To most people, searching for a job and having fun seem like opposite ends of the spectrum. The job hunt -- everything from browsing to applying to interviewing -- is often viewed as a form of modern torture, a hiring hellscape filled with endless cover letters, dysfunctional online job boards and interminable waits between applying and hearing from human resources (if you hear from them at all).
The question is, why view the job search as a slog? After all, it’s not going anywhere soon. In fact, it may be one of the most popular institutions in American professional life, considering that something like 70% of Americans feel negatively about their current jobs and the fact that millennials are changing jobs every 3.2 years.
Like anything else in life, the job search comes down to perception. If you view applying for new jobs as an exciting opportunity instead of a necessary evil, I guarantee your attitude will improve and hiring managers will take notice. Read on to find out five ways to inject a little enjoyment into the job search; after all, life is about the journey, not the destination.
1. Capitalize on Your Best Assets
In the job search, doing it all -- job board scans, online applications, cover letters, in-person networking, informational interviews, et al -- can burn a job seeker out in no time. To avoid over-exertion, focus on what works best for you and exploit those skills for all they're worth.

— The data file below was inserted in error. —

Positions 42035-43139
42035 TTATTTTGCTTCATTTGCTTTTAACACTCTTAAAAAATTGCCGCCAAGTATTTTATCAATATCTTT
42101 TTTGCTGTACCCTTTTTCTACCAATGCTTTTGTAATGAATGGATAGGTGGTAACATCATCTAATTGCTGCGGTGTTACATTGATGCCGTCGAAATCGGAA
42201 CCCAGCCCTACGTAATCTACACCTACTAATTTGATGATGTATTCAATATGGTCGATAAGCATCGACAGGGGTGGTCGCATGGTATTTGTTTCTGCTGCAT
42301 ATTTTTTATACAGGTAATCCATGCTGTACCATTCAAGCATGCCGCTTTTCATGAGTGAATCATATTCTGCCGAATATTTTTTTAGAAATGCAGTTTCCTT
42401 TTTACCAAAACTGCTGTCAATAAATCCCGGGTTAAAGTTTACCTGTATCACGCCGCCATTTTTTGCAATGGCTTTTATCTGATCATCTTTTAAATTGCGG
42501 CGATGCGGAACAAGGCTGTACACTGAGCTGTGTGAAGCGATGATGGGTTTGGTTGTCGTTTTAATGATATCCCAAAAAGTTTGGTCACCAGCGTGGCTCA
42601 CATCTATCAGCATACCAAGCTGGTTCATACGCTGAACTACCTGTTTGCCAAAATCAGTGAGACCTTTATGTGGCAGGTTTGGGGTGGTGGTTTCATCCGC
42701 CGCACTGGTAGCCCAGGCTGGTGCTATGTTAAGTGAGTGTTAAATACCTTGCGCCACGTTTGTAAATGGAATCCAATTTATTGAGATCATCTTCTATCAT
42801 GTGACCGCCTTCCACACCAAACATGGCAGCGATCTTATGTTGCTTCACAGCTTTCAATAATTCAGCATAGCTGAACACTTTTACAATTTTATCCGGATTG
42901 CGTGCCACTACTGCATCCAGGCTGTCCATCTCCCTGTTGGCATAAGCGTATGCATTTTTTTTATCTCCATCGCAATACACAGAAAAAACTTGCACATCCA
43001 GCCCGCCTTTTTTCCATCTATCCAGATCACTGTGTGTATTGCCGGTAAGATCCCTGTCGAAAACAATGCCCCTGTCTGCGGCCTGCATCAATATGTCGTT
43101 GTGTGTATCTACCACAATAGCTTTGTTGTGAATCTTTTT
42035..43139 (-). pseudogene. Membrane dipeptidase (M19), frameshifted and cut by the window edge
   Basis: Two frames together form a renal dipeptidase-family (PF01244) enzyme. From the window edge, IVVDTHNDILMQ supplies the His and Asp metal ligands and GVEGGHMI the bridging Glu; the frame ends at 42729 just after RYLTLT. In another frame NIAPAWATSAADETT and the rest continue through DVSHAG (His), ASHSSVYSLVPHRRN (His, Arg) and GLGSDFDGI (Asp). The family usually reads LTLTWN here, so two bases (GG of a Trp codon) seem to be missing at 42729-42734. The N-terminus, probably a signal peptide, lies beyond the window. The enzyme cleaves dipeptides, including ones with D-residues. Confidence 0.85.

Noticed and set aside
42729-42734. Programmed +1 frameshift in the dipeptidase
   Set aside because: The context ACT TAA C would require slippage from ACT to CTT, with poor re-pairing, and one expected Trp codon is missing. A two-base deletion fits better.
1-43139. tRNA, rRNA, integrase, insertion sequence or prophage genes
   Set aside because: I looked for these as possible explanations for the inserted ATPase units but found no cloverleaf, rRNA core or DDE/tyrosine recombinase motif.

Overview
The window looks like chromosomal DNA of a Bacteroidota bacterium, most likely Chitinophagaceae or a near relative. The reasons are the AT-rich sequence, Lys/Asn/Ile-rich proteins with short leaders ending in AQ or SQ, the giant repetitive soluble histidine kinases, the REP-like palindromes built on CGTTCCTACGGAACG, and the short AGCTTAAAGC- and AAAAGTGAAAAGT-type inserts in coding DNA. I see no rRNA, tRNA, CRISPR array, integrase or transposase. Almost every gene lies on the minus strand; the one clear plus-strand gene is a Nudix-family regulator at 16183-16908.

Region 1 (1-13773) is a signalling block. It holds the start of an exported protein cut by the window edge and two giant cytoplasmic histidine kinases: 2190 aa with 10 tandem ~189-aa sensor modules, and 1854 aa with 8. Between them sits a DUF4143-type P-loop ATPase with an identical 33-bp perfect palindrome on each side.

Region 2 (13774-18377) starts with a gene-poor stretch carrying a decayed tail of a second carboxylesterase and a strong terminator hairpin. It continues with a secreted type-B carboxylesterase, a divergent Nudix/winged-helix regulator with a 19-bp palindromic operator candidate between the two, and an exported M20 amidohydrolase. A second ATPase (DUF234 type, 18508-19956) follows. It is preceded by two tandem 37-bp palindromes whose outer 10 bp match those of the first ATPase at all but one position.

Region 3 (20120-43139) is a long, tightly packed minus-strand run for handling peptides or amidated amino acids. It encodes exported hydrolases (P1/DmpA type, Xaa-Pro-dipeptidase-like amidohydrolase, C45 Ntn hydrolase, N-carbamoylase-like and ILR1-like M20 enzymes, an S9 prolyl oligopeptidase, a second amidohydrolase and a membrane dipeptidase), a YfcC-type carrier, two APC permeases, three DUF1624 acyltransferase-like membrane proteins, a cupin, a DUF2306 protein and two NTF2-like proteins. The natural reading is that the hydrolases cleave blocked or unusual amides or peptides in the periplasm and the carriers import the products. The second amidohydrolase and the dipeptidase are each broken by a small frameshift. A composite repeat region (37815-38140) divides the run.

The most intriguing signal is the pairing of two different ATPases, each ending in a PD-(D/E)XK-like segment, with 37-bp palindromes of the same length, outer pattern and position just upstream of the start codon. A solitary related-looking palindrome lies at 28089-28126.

In the same way that you focus on your best assets when crafting your resume and interviewing with a potential employer, you should also cater the job search to capitalize on your best qualities. Based on your interactions with friends, significant others, professors, or family, determine what you do best, then work on translating them to the job search. Are you gregarious and outgoing? Pursue an aggressive networking strategy, attending events and meeting as many influencers as possible. Are you more quiet and reserved? Try emailing hiring managers at companies you admire. Are you witty and verbose? Work on crafting employer-specific queries that will help you stand out from the crowd.
2. Make Time for the Job Search, and Time for Yourself
The pressure of the job search can be overwhelming; every minute you’re not applying can feel like a loss, like somebody’s beating you to your dream job. But in reality, nothing kills a job seeker’s spirit like a long day spent scanning job boards and attending a raft of pointless, impenetrable networking events. Instead of investing your time and money in endless browsing and business cards, make a pact with yourself to search smarter, not harder. There are plenty of job search engines out there that distill the big job boards for you. Instead of networking indiscriminately, take some time to determine exactly what you’re looking for and start targeting employers directly. There’s no replacement for a real human interaction, for you and the employer.